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Past Grand Master Russ Charvonia remembers exactly where he was on Highway 101 when he decided to pick up the phone and apologize. “My heart was beating fast as I dialed,” says Charvonia, who at the time was still coming up the fraternity’s ranks. “I thought, Is this the right thing to do? It’s going to make me look like a fool.”
A recent conflict at his lodge, Channel Islands No. 214, had been eating at him. To be fair, it was more like a one-sided war than a conflict, with Charvonia an army of one. Not long before, during a turbulent time, a new master had stepped in to lead the lodge. Right away, something about him set Charvonia off. To put it bluntly, Charvonia says, “I had made my mind up: This guy is a real jerk.”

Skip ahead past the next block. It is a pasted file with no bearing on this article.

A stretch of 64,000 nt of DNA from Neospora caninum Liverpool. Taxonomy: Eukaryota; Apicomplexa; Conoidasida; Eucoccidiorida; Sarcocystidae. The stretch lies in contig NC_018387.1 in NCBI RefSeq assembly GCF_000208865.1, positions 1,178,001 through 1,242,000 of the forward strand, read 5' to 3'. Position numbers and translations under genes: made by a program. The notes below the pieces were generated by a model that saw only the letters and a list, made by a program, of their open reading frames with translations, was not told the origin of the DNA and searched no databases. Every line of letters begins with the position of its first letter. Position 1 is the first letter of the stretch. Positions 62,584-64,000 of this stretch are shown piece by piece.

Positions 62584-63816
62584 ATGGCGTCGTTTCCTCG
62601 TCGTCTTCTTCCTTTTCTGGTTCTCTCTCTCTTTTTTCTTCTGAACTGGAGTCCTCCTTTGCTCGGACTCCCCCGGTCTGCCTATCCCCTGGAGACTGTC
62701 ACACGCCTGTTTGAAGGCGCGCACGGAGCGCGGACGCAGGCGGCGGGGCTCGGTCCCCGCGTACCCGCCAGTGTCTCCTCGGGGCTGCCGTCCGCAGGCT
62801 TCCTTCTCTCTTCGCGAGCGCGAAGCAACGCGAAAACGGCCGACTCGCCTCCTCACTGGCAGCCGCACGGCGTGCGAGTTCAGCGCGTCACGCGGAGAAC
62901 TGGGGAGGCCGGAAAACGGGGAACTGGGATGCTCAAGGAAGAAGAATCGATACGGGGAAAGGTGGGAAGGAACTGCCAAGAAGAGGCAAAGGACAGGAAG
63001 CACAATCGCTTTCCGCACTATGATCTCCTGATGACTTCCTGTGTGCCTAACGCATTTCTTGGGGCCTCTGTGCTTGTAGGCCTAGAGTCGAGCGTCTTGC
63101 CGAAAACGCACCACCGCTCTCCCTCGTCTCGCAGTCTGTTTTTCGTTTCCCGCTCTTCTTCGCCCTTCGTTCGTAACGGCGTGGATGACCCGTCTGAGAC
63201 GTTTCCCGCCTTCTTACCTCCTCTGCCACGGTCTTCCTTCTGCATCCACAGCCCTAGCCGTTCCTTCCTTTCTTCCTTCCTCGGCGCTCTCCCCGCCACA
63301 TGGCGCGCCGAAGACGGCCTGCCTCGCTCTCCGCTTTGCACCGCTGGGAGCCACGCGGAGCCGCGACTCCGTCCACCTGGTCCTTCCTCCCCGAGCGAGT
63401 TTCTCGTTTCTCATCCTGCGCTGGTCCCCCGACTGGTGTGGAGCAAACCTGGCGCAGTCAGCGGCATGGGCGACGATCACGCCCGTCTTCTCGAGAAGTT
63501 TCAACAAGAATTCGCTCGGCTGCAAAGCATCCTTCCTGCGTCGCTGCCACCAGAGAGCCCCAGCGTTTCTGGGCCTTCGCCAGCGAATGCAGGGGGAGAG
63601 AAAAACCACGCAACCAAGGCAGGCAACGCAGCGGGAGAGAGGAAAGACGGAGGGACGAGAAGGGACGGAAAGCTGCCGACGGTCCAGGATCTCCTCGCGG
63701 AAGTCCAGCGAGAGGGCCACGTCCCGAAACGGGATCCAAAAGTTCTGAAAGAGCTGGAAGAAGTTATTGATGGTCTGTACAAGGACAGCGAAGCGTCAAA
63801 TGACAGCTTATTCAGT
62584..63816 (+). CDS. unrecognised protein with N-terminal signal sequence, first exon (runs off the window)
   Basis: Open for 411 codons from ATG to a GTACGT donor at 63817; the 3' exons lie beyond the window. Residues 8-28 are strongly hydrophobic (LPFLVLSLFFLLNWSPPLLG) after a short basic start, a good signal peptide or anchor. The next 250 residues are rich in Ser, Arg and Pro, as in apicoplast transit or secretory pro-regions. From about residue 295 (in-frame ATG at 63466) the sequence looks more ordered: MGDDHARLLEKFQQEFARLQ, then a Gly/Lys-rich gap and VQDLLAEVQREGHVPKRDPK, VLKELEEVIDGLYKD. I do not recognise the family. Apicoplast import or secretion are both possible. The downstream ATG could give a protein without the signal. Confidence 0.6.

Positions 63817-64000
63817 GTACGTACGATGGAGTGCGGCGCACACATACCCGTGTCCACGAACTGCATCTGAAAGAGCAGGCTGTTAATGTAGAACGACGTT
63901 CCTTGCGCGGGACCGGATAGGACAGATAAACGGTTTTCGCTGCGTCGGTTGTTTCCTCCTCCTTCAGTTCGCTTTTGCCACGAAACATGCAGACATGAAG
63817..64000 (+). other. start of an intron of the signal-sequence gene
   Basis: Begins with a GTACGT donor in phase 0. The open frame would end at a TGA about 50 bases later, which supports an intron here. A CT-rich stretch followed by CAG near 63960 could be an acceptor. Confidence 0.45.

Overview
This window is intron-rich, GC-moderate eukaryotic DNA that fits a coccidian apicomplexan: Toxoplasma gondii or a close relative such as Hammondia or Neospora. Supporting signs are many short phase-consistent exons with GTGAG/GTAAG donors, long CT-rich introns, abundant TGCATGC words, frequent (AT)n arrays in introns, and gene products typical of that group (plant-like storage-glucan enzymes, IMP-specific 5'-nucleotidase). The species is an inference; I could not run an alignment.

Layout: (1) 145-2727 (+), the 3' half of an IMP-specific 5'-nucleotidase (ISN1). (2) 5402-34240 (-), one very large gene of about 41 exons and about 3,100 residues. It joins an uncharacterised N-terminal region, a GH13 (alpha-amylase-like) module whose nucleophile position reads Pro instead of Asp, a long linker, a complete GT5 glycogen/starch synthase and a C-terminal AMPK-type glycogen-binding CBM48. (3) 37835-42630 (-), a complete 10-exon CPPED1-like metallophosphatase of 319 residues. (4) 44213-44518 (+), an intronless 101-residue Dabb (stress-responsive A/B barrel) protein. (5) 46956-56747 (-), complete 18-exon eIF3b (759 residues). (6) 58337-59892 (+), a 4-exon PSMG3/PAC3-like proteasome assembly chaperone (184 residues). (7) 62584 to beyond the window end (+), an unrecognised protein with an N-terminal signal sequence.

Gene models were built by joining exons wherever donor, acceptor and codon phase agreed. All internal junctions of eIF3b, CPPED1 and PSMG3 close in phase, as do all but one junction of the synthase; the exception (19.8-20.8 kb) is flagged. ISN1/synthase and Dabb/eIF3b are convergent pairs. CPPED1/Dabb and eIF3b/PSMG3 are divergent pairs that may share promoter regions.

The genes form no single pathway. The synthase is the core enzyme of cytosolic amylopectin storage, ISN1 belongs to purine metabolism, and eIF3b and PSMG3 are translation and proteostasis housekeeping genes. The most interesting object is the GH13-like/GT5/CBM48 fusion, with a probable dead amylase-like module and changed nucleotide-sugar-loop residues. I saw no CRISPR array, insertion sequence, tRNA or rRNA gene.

This went on for months. Until one day, Charvonia witnessed an interaction between him and another member. It ran against everything he’d been telling himself. “He was treating this brother with such care and compassion,” he says. The old narrative crumbled. Charvonia realized that if there was any jerk in the lodge, it was him.
Now, speeding along Highway 101, he knew he wanted to do something about it.
When his fellow lodge member picked up the phone, Charvonia didn’t waste any time. “Worshipful, I owe you an apology,” he said. “I judged you when I shouldn’t have.”
On the other end of the line, the member listened. He gave Charvonia all the time he needed to say his piece. When Charvonia was done, he forgave him. And then he did him one better. He went on to become one of Charvonia’s most trusted advisers. It’s a lesson Charvonia thinks about whenever he sees members struggling with conflict. What if he hadn’t swallowed his pride and picked up the phone that day? What if he’d just let things take their course? “That phone call didn’t just preserve a relationship,” he says. “It built a foundation.”